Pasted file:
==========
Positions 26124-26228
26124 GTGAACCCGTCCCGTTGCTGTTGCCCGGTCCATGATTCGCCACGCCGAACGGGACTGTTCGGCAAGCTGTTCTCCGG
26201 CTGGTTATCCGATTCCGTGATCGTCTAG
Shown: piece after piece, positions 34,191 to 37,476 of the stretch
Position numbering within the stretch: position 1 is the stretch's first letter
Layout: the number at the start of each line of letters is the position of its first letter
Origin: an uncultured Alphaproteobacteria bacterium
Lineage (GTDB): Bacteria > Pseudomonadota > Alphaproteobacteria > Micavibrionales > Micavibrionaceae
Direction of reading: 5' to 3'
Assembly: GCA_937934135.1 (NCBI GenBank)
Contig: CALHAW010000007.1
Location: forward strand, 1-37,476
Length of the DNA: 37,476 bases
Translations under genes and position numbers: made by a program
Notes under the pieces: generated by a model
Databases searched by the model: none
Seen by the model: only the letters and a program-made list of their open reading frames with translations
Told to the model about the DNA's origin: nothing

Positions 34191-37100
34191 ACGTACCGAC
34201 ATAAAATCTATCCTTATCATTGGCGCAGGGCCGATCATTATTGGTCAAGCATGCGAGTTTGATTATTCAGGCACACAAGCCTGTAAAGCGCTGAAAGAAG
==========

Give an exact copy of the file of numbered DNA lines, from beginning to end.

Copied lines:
Positions 26124-26228
26124 GTGAACCCGTCCCGTTGCTGTTGCCCGGTCCATGATTCGCCACGCCGAACGGGACTGTTCGGCAAGCTGTTCTCCGG
26201 CTGGTTATCCGATTCCGTGATCGTCTAG
Shown: piece after piece, positions 34,191 to 37,476 of the stretch
Position numbering within the stretch: position 1 is the stretch's first letter
Layout: the number at the start of each line of letters is the position of its first letter
Origin: an uncultured Alphaproteobacteria bacterium
Lineage (GTDB): Bacteria > Pseudomonadota > Alphaproteobacteria > Micavibrionales > Micavibrionaceae
Direction of reading: 5' to 3'
Assembly: GCA_937934135.1 (NCBI GenBank)
Contig: CALHAW010000007.1
Location: forward strand, 1-37,476
Length of the DNA: 37,476 bases
Translations under genes and position numbers: made by a program
Notes under the pieces: generated by a model
Databases searched by the model: none
Seen by the model: only the letters and a program-made list of their open reading frames with translations
Told to the model about the DNA's origin: nothing

Positions 34191-37100
34191 ACGTACCGAC
34201 ATAAAATCTATCCTTATCATTGGCGCAGGGCCGATCATTATTGGTCAAGCATGCGAGTTTGATTATTCAGGCACACAAGCCTGTAAAGCGCTGAAAGAAG